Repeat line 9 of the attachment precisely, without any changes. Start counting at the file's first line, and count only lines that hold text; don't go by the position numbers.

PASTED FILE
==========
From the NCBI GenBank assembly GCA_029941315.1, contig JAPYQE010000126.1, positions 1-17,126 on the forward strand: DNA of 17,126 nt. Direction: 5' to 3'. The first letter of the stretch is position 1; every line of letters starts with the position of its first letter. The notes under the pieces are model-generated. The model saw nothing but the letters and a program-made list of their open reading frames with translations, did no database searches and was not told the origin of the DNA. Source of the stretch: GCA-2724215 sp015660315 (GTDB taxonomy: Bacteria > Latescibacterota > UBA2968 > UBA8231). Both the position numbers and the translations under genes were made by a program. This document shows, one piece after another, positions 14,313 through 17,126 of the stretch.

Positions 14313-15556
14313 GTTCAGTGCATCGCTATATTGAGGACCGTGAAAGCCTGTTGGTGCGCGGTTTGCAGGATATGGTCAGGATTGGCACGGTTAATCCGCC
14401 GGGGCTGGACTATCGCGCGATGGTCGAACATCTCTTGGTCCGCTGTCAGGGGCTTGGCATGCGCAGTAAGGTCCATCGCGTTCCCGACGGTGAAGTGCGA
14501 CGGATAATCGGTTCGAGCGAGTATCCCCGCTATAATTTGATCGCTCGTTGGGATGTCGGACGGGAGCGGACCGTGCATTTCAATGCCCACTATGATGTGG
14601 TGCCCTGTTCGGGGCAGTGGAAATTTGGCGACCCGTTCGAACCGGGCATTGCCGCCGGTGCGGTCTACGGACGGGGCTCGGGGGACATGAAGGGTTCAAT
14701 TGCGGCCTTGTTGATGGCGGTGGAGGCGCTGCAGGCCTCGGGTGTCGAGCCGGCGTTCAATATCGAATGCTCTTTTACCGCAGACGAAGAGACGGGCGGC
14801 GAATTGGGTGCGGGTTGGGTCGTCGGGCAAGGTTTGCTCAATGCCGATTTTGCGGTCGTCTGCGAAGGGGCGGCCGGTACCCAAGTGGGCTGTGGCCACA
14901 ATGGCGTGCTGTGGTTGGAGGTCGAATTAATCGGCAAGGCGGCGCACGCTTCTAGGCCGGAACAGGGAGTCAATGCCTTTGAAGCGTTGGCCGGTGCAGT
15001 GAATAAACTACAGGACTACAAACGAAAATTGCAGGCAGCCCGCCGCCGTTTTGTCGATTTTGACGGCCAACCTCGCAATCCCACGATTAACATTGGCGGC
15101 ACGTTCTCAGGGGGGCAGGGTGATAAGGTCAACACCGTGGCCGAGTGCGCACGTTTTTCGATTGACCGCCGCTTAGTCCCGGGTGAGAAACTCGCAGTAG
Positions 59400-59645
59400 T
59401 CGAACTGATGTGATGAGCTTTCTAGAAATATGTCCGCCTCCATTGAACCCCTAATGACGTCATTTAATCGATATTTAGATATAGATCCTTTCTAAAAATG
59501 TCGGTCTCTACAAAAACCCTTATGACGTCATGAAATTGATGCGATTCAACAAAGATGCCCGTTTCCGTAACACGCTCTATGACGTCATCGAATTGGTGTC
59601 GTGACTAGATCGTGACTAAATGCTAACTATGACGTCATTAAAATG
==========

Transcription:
14901 ATGGCGTGCTGTGGTTGGAGGTCGAATTAATCGGCAAGGCGGCGCACGCTTCTAGGCCGGAACAGGGAGTCAATGCCTTTGAAGCGTTGGCCGGTGCAGT